Car at pump filling up on gas

The world is full of endless possibilities made up of countless combinations of results. But by virtue of being bipedal animals with two eyes, two hands, two cerebral hemispheres, and a heart that beats thousands of times a day as it expands and contracts, we are programmed to think in binary terms.

This is even true with inherently chaotic activities like operating a car; do we drive manual or automatic? On the right side of the road or the left? Diesel or gasoline? Each of these choices is more or less made for us thanks to the country or type of car we find ourselves in. But as time has gone on, our Master Muffler technicians have noticed something of a trend emerging: more and more people are beginning to reassess the type of fuel they put into their cars, which is informing their next car purchase. 

Let’s dive deeper into the differences between diesel and standard gasoline and find out why so many people are making a switch.

A Tale of Two Engines

It might surprise those who aren’t that familiar with cars to know that diesel engines differ from those found in traditional gas-operated vehicles. Created by a German engineer by the name of Rudolf Diesel just two years after the development of the gasoline engine, the diesel engine was made in order to address a single, glaring problem: Diesel was confused by the fact that only 10% of fuel was being used in the new gas engine and everything else was allowed to be burnt off.

How it Works: Gas Engine

In order to understand Diesel’s complaint, let’s review for a moment how the typical gas-powered internal combustion engine works. This is the standard engine in most vehicles and is a foundational part of our Ogden car repair services.

  • A mixture of air and fuel vapors enters the combustion chamber through the fuel intake valve.
  • A crankshaft compresses the chamber so that the mixture becomes very dense in an enclosed space.
  • As the space gets smaller and smaller, a spark plug ignites the mixture, causing a small explosion of gasses.
  • These gasses are then let out of the combustion chamber to go through the rest of the emissions system. 
  • The power of the combustion powers the rest of the engine and in turn, the whole vehicle.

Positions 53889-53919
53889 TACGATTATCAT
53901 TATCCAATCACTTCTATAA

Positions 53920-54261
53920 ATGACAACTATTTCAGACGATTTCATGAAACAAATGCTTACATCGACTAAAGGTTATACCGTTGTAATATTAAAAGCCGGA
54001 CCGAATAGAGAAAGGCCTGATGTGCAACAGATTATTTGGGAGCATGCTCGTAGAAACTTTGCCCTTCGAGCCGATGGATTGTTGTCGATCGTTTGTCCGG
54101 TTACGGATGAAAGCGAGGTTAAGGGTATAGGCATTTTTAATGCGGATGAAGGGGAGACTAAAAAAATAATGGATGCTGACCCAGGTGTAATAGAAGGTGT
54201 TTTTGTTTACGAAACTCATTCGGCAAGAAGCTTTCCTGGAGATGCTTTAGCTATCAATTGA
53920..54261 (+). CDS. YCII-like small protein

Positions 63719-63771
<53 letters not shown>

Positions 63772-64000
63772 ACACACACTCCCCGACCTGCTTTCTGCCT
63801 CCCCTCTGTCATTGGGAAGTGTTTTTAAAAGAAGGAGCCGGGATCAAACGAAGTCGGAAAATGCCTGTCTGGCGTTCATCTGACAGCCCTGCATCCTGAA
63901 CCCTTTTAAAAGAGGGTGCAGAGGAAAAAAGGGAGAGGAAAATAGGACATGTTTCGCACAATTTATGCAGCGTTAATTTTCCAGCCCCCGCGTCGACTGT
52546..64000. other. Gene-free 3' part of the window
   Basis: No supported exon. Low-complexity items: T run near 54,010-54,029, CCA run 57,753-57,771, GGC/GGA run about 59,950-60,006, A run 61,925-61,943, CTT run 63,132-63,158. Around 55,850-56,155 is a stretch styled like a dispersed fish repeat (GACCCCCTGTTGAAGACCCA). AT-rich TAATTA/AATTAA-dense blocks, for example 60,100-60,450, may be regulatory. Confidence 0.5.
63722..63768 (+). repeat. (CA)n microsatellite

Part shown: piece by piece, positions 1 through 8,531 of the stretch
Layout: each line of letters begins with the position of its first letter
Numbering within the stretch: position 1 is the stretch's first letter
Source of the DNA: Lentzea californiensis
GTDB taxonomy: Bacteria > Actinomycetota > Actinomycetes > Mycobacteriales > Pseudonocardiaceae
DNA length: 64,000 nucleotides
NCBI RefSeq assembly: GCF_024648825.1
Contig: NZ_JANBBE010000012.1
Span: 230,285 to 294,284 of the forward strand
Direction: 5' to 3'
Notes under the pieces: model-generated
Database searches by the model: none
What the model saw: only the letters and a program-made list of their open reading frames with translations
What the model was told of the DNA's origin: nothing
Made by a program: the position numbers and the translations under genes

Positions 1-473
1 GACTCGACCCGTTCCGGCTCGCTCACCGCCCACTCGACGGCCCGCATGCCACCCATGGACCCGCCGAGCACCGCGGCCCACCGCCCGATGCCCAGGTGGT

The process is known as the four-stroke combustion cycle, each stroke being a part of the process, from intake, compression, combustion, and exhaust. When you bring your engine in to get it serviced at one of our Master Muffler car repair shops, we’ll be monitoring this cycle.

How it Works: Diesel Engine

Diesel thought that the problem, in large measure, lay in the combustion stroke of the process. What if the spark plug could be bypassed altogether and the compression itself could be the means of burning the fuel? With this question in mind, he created the other type of engine seen so often in our Ogden car repair center.

  • The engine works nearly identically but compresses the mixture to a far greater degree. In regular gas engines, the compression is about a tenth of the original volume. In a diesel engine, the compression is anywhere from 14 to 25 times the volume.
  • Injecting so much fuel into a space that small is going to generate an incredible amount of heat, causing combustion automatically.
  • Diesel fuel is also thicker, which means that it produces more burn and has greater fuel efficiency than regular gas.

Ogden Master Muffler Keeps You Moving

Regardless of the engine you have, our technicians are experienced with every make and model on the road today. Whether you have an issue with your tires, your oil, or your engine, our full suite of services will not only keep you on the road but will keep the car working better. Better performance means a safer journey. Drop by today for a full tune-up.

Categories: Automotive Info

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